• The idea of sufficiency is important for a second reason, apart from the principle that tax revenue must be sufficient to pay for the expenses of government. Sufficiency also relates to fairness, because some people have enough and others do not. Some people have more than enough while others have less than enough. Any talk of the “burden” of taxation that doesn’t start by recognizing that is useless.
• All talk of “tax reform” and of “tax simplification” also has to deal with the fact that Grover Norquist, et. al., are vehemently opposed to any effort to make paying taxes simpler. For a generation now, they’ve fought to ensure that the process of paying taxes is as onerous, complicated, intimidating and unpleasant as possible. It doesn’t have to be like that.
• The backdrop for Trump’s limp list of bullet-points is the same as for every other tax-reform proposal coming out of Washington: Wages are taxed at a higher rate than usury. This is not just unfair, it’s also dumb. It creates a disincentive for work. The claim is that taxing capital gains at a lower rate than wages creates an incentive for investment that will “create jobs.” But at the same time, it punishes anyone who takes one of those jobs.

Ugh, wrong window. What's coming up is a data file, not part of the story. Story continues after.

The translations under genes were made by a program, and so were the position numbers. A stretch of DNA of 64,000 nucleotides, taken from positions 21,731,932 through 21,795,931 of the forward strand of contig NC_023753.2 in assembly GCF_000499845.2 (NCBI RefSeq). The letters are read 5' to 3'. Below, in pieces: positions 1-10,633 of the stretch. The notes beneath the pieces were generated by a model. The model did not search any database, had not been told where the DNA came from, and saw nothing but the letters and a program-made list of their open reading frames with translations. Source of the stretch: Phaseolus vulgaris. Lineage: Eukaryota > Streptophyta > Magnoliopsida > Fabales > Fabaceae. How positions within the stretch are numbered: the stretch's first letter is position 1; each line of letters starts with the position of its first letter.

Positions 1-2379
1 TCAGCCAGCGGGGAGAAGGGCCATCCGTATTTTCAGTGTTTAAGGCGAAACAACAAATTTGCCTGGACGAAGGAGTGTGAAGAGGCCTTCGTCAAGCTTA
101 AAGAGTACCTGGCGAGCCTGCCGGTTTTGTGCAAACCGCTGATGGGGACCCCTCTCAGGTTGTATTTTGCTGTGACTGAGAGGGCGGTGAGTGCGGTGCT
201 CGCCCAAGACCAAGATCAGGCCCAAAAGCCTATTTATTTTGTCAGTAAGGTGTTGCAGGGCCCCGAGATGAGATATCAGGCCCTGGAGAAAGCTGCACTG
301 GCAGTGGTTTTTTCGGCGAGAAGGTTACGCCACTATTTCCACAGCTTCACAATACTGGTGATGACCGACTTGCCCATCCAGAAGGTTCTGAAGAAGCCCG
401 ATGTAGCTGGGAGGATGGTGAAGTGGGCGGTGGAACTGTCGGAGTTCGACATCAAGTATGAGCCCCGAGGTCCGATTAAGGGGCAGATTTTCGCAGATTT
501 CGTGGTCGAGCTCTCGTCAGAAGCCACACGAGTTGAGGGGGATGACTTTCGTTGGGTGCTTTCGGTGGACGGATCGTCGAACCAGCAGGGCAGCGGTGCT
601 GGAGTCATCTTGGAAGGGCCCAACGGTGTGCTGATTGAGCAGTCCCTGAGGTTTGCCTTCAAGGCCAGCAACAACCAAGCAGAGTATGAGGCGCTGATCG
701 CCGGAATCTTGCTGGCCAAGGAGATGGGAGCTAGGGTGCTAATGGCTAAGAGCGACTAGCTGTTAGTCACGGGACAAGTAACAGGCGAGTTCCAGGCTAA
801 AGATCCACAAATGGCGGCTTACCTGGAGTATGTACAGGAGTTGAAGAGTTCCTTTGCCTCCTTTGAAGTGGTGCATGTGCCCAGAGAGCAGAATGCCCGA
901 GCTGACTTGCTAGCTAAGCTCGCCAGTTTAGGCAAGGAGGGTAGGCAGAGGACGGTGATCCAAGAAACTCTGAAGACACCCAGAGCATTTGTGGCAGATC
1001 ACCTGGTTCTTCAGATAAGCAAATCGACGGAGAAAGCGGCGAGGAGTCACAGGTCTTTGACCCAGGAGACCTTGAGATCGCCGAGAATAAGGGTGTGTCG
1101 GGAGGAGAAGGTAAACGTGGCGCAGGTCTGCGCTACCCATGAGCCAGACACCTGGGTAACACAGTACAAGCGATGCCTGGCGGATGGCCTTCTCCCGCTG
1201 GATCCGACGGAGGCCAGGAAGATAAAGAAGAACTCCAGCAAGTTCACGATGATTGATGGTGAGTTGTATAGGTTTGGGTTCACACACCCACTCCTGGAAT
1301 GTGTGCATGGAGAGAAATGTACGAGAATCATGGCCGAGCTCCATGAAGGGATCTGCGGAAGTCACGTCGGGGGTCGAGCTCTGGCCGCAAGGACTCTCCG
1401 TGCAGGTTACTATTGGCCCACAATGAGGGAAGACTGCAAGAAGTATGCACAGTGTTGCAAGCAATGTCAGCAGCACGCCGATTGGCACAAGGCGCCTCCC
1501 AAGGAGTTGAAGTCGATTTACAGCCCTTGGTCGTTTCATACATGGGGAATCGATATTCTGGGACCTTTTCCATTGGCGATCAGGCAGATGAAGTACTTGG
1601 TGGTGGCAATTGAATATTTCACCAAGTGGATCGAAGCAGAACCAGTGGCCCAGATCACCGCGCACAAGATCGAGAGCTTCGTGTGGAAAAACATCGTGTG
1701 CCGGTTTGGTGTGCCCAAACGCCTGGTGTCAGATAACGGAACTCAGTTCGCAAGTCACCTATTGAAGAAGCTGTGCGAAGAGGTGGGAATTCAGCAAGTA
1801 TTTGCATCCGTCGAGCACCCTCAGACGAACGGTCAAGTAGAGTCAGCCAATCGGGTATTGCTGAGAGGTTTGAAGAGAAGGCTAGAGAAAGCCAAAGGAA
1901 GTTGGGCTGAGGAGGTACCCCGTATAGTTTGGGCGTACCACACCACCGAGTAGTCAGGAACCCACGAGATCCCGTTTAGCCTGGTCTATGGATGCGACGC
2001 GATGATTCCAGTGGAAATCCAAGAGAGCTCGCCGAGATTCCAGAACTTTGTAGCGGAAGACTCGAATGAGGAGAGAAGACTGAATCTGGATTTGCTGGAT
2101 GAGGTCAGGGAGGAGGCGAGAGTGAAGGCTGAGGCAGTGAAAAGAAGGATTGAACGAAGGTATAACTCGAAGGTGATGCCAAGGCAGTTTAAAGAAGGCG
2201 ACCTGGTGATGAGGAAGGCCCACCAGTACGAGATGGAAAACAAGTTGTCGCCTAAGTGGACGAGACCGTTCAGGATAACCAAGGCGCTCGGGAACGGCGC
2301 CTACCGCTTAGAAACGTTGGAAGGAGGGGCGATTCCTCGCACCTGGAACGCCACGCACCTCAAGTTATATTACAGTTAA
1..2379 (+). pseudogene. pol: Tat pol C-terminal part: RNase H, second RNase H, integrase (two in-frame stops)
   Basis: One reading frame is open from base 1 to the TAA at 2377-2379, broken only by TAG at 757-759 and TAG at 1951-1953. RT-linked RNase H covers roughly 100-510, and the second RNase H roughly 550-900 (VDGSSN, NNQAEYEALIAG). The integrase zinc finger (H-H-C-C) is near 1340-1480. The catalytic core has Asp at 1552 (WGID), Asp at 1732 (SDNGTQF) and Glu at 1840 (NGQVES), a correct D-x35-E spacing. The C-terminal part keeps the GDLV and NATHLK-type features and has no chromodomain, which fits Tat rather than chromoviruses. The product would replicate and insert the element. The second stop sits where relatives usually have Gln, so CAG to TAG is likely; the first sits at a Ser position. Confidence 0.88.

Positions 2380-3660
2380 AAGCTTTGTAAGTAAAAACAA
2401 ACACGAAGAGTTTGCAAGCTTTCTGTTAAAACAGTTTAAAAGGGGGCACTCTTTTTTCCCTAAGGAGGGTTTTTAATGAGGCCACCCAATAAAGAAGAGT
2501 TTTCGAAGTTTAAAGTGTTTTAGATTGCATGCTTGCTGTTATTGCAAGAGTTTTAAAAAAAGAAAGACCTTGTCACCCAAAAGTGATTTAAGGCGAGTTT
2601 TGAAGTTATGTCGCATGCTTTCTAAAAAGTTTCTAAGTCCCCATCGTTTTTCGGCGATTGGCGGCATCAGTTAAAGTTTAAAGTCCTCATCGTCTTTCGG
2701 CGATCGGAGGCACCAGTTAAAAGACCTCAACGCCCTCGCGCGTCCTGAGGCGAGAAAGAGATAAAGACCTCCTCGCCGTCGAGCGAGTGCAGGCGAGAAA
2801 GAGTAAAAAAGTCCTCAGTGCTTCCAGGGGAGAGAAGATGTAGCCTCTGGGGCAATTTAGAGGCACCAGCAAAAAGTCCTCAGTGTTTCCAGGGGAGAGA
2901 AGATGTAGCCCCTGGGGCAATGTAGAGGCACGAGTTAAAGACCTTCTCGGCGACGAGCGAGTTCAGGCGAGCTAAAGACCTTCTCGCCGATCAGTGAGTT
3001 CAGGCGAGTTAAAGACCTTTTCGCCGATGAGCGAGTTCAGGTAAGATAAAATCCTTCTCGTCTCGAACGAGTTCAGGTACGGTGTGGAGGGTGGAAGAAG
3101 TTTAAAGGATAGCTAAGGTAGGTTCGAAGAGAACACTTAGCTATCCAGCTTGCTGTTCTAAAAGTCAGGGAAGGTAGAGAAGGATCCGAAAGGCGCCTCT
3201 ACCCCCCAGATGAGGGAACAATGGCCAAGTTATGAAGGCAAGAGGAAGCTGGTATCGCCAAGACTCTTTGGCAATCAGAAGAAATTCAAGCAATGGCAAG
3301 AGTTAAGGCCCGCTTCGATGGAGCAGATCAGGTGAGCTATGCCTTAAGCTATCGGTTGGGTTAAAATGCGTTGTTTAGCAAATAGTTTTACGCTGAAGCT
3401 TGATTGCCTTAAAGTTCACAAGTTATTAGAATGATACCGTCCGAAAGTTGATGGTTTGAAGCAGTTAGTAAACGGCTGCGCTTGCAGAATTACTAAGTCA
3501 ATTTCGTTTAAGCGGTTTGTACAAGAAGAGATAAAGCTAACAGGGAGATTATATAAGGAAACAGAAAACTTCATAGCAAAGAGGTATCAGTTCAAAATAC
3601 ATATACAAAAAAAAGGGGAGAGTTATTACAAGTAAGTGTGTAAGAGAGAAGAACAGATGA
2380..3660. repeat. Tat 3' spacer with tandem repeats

Here, again, is one of those sections of C.S. Lewis’ Mere Christianity that most admirers of the book seem to have skipped:
There is one bit of advice given to us by the ancient heathen Greeks, and by the Jews in the Old Testament, and by the great Christian teachers of the Middle Ages, which the modern economic system has completely disobeyed. All these people told us not to lend money at interest: and lending money at interest — what we call investment — is the basis of our whole system. Now it may not absolutely follow that we are wrong. Some people say that when Moses and Aristotle and the Christians agreed in forbidding interest (or “usury” as they called it), they could not foresee the joint stock company, and were only dunking of the private moneylender, and that, therefore, we need not bother about what they said.
That is a question I cannot decide on. I am not an economist and I simply do not know whether the investment system is responsible for the state we are in or not. … But I should not have been honest if I had not told you that three great civilizations had agreed (or so it seems at first sight) in condemning the very thing on which we have based our whole life.